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Tuesday, Feb 27, 2024

‘Paradigm shift’ in cancer treatment as Moderna’s vaccine shows promise

‘Paradigm shift’ in cancer treatment as Moderna’s vaccine shows promise

Preliminary results raise hope of fundamental change in cancer treatment.

The technology that saved the day during the COVID-19 pandemic is on the cusp of doing the same for cancer.

Preliminary results from Moderna's ongoing trial of a personalized mRNA cancer vaccine given alongside an immunotherapy from MSD showed a “statistically significant and clinically meaningful reduction in the risk of disease recurrence or death,” the company said Tuesday.

The positive results from the phase 2b trial that tested the vaccine's efficacy and safety paves the way for the final stage of research and then potentially a future approval for the first mRNA cancer vaccine.

Moderna became a household name during the pandemic when its mRNA vaccine became one of two vaccines of choice for many countries. But while the company was delivering hundreds of millions of COVID-19 vaccines around the world, it was also working on trials of its pipeline of different types of cancer vaccines, including one that targets specific gene mutations.

Leading the pack is the company's personalized cancer vaccine. The vaccine, which is being delivered alongside MSD’s immunotherapy Keytruda, is meant to stimulate an immune response based on a patient’s specific tumor. Keytruda then helps the patient’s immune cells to more effectively fight the cancer. The hope was that by working together, the vaccine and the immunotherapy would be able to “bring the power of the immune system to bear on the cancer and to kill it,” said Moderna’s Chief Medical Officer Paul Burton in an interview with POLITICO.

While the current trial is testing the vaccine for melanoma, Moderna is planning additional studies to test it on other cancers. Speaking before the results were released, Burton said that if the trial succeeded it would “be a new paradigm shift, [a] foundational shift that we haven't seen for at least a decade, in a new therapeutic approach for cancer.”

Those hopes appear to have been realized. Preliminary results released today of the trial of 157 melanoma patients indicate that the risk of recurrence of cancer or death was 44 percent lower in those receiving both the vaccine and Keytruda compared to those receiving the immunotherapy alone. The next step is to publish the full data set and start discussions with regulators. Moderna and MSD plan to begin the larger phase 3 trial, which will test effectiveness in more people, in 2023 and “rapidly expand to additional tumor types.”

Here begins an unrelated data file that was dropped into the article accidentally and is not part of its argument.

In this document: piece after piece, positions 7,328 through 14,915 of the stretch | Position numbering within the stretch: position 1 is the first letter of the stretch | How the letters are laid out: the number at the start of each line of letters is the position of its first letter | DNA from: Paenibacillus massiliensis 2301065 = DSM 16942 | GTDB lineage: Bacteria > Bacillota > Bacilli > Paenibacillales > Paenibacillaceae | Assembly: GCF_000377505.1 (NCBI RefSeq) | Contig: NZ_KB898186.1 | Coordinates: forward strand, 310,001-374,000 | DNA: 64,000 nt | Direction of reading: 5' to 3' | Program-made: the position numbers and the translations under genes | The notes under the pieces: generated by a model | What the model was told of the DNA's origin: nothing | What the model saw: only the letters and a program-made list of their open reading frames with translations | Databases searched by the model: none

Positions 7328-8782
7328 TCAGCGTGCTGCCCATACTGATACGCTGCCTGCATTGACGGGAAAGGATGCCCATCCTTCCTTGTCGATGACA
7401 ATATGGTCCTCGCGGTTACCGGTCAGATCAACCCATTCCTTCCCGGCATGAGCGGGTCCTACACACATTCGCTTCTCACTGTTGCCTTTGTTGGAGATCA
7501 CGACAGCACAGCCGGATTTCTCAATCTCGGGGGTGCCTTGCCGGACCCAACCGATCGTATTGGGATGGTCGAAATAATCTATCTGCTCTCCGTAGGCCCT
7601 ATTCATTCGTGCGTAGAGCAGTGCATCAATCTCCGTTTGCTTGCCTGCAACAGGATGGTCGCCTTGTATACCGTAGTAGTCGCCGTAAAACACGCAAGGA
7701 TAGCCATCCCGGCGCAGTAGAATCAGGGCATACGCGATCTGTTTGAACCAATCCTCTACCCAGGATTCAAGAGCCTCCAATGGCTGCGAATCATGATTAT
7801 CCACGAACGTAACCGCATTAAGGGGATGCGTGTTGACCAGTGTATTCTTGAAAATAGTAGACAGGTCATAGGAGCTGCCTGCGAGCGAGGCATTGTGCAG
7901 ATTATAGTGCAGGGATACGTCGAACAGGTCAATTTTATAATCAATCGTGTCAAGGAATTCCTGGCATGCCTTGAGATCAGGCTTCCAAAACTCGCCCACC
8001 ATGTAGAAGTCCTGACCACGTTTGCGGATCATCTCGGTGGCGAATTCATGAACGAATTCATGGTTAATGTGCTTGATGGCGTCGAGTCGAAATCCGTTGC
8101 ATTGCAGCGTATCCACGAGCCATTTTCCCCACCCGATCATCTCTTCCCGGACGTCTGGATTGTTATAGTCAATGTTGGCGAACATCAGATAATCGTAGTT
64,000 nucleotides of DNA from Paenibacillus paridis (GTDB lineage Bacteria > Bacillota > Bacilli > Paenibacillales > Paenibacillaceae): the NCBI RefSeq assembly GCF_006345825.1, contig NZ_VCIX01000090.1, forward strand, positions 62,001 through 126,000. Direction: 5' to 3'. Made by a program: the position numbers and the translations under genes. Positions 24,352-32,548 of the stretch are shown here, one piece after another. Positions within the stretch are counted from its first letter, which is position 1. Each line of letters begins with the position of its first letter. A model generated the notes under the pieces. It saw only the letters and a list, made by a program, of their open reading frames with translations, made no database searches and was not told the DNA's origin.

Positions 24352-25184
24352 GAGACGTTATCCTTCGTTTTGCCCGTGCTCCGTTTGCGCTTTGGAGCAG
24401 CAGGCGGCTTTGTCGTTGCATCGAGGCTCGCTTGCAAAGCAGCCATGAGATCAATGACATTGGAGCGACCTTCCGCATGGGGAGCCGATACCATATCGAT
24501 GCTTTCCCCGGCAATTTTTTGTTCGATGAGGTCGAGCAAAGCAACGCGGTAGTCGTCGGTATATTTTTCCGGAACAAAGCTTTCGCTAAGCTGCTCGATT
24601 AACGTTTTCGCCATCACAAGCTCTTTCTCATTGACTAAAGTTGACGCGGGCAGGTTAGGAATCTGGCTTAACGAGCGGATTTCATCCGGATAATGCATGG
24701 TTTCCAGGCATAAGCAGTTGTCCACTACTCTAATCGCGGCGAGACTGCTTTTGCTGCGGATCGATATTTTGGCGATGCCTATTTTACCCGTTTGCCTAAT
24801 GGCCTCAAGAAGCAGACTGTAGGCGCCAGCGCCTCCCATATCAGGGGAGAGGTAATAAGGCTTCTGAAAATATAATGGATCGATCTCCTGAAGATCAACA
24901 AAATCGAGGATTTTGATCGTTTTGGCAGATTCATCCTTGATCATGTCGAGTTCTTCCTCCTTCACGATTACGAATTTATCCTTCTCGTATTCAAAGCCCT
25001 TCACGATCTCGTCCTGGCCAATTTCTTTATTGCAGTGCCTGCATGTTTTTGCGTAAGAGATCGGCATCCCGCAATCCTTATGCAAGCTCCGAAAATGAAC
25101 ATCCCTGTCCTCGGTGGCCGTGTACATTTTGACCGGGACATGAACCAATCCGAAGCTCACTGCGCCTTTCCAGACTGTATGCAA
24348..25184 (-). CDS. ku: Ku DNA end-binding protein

Cancer is the next major target for mRNA jabs, with companies like Moderna and BioNTech working to prove that their jabs can both outperform existing immunotherapies delivered on their own and provide value to cash-strapped health systems.


Cancer as a chronic disease


What makes the mRNA technology unique is that it can bring together 20 to 30 antigens — substances that trigger an immune response in the body. That's something that's fundamental to the potential success of the vaccine, as it means the immune system is shown a whole range of antigens that the tumor is expressing. “I can’t imagine how you can do that with any other technology,” said Burton.

Unlike Moderna’s COVID-19 vaccine which is “off the shelf” and not tailored to each individual patient, Moderna's personalized cancer vaccine is “supremely complex,” said Burton as “it’s really making a medicine for each individual person.”

The aim? For certain patients in the earlier stage of their disease, the hope is the treatment could potentially prevent the disease from progressing. In patients with more advanced disease, the desire is to extend their life, with their cancer becoming something of a chronic disease.

“We would hope that if we can really prove this, that it will be a fundamental shift in the way that — at least for certain kinds of cancer — we treat them and the clinical benefit could really be profound,” said Burton.

The other factor is side effects. Or rather, the relative lack of them compared to, say, chemotherapy drugs. “If you can get real clinical benefit with a really manageable safety profile, I really think could be transformational," said the chief medical officer. The topline results on Tuesday indicate that the adverse events were consistent with those reported in the phase 1 trial, which found the vaccine had an acceptable safety profile.

One of the major obstacles with immunotherapies is the price. There’s concern that the same will happen with mRNA cancer vaccines. While these kinds of decisions are some way off, it’s a concern that Sam Godfrey, senior research information manager at Cancer Research U.K. (CRUK), previously expressed concern about.

“If something's costing a million pounds per treatment for a personalized vaccine, and its effectiveness isn't much better than standard chemotherapy, which doesn't cost very much, you've got that decision about, actually, is this worth investing in?” said Godfrey earlier this year.

Moderna’s Burton said he had not yet been in discussions around price. But he argued that mRNA has “huge potential” to bring value to many people around the world. “We want to bring equitable health care to people all around the world,” he said. “So we want to work with governments and with payers to do that, but I think it's premature yet to really think about price.”

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